In the recently concluded Madhya Pradesh assembly polls, the India Today-Axis exit poll said support from women 'turned the tide in favour of the BJP", crediting Chouhan's "bond with women voters" because of his government's 21 women-centric social welfare schemes for the last 18 years, from Gaon ki Beti Yojana in 2005 to Ladli Laxmi in 2007 and now Ladli Behna, through which 13.1 million women received Rs 1,250 in their accounts on the 10th of every month.

The Axis exit poll said half of all women voted for the BJP, compared to 40 per cent for the Congress.

In May, the exit poll had found that the Congress, thanks to its pro-women schemes, bagged 11 per cent more women votes than the BJP in Karnataka.

In the Telangana assembly polls, Congress leader A Revanth Reddy promised to herald an 'Indiramma Rajyam', stoking the fond memories that elderly voters, especially women, have of Indira Gandhi contesting from Medak in 1980.

As it turns out...

On March 8, 2001, the Patnaik government launched its Mission Shakti programme in Odisha to support women's self-help groups, providing credit and market linkages.

These groups now number 600,000, with 7 million members, and the government has disbursed nearly Rs 6,000 crore

The electoral support from Odisha's women could soon make Patnaik the longest-serving chief minister in India.

Voter turnouts, especially of women, have improved in Odisha -- from 54.25 per cent for women and 63.63 per cent for men in the 2000 assembly poll to 74.08 per cent for women and 71.82 per cent for men in 2019.

However, the number of female legislators remains stagnant in the state at 13 in 2019, the same number that won in 2000.

The trend of promising cash transfers to women picked up after the 2021 assembly polls.

In Bengal, Mamata Banerjee promised cash transfers of Rs 500 to Rs 1,000, getting 50 per cent women votes compared to 37 per cent of men in the 2021 assembly polls.

In Tamil Nadu in 2021, the Dravida Munnetra Kazhagam promised Rs 1,000 monthly allowance for women and its rival All India Anna Dravida Munnetra Kazhagam assured Rs 1,500.

In Assam the same year, the BJP promised the Orunodoi scheme in 2021, announcing a Rs 800 allowance to women.

According to Lokniti-CSDS findings, in the 2009 Lok Sabha polls, 43 per cent of women voters said they made an independent voting decision, which increased to 50 per cent in 2014 and 77 per cent in 2019.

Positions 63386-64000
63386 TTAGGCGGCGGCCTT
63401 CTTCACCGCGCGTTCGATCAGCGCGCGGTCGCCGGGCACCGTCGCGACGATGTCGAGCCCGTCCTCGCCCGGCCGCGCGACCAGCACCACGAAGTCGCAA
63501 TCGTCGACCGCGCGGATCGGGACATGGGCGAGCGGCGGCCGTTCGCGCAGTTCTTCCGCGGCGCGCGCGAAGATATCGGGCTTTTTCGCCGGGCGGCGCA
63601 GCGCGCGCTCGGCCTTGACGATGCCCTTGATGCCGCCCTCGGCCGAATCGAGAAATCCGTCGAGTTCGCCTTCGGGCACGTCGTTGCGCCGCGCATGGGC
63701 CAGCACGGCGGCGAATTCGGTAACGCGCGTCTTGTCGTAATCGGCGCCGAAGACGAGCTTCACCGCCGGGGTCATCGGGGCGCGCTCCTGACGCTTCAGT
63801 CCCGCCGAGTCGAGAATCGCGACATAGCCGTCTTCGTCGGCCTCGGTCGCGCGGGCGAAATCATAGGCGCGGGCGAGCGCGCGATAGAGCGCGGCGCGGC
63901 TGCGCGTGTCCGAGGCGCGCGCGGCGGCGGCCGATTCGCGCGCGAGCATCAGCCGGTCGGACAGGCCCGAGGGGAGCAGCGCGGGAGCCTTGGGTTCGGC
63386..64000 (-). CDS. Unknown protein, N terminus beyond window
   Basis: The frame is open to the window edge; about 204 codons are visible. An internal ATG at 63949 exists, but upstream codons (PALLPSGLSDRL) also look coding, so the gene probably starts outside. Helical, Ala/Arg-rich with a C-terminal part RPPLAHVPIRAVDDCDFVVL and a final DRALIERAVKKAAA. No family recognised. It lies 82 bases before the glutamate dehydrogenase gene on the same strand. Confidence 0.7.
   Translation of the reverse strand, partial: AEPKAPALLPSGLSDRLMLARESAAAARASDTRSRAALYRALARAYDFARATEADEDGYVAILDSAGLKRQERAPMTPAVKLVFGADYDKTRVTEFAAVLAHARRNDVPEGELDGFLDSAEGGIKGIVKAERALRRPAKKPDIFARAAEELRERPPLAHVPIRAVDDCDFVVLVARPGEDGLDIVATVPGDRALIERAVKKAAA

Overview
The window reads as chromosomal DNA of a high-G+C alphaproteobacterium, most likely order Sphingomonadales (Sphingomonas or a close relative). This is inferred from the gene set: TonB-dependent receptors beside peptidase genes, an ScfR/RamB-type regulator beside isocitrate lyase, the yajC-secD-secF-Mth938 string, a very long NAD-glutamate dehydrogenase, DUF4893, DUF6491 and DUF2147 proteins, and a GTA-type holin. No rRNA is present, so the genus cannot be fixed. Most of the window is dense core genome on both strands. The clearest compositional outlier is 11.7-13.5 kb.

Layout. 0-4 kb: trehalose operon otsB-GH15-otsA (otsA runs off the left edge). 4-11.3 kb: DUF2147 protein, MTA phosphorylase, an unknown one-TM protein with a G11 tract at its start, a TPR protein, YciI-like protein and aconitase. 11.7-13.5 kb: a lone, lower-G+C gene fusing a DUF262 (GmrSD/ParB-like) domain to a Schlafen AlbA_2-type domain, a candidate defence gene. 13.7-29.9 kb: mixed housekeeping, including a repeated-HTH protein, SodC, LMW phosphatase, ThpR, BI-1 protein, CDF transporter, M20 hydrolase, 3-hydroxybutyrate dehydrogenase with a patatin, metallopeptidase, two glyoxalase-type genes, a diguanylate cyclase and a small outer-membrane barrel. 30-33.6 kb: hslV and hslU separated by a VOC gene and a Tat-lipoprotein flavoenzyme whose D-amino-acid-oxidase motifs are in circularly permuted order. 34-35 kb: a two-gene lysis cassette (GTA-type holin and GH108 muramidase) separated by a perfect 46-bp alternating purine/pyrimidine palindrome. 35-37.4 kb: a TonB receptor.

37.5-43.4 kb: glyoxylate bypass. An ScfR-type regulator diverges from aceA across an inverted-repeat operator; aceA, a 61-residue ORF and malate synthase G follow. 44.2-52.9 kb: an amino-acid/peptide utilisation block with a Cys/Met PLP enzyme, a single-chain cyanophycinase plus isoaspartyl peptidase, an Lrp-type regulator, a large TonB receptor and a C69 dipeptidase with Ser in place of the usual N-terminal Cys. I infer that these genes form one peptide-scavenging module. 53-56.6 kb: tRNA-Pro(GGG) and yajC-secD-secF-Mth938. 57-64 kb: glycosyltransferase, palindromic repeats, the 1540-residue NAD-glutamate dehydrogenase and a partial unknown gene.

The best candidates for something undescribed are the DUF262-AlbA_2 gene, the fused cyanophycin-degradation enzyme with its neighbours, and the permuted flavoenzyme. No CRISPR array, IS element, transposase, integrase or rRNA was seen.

None of these, experts say, is evidence that women vote en bloc.

Issues of caste, class, economy, region, religion, and ethnicity determine their voting choices, as they do for men.

Contours of the constituency

Usha Thakkar, a retired professor who headed the political science department at Mumbai's SNDT Women's University, said the increased number of women turning up for voting by itself cannot be a reason to believe that a women's constituency, or vote bank, has evolved.

For most women, going out to vote is a break from the routine of their daily life, and akin to a festival.

"Voting is the beginning of the assimilation in the policy system, and the process has started, but the contours of women's constituency are yet to emerge clearly," Thakkar said, adding that women continue to remain at the periphery of electoral politics.

Women activists like Thakkar term cash transfers and other pro-women schemes as "carrots of promises for women voters in lieu of real representation".

They point out that reservations work, ensuring better representation for scheduled castes and scheduled tribes women in local bodies.

Of the 4,300 assembly seats, 650 are reserved for SCs and 300 for STs.

According to a 2019 study by F R Jensenius, in assembly elections held between 2004 and 2014, SC men constituted 21.7 per cent of all male candidates, while SC women were 26.3 per cent of all female candidates.

From the 1990s, SC/ST women have fared better than general category women in terms of party nominations and winning seats.

Feature Presentation: Aslam Hunani/

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Archis Mohan
Source: source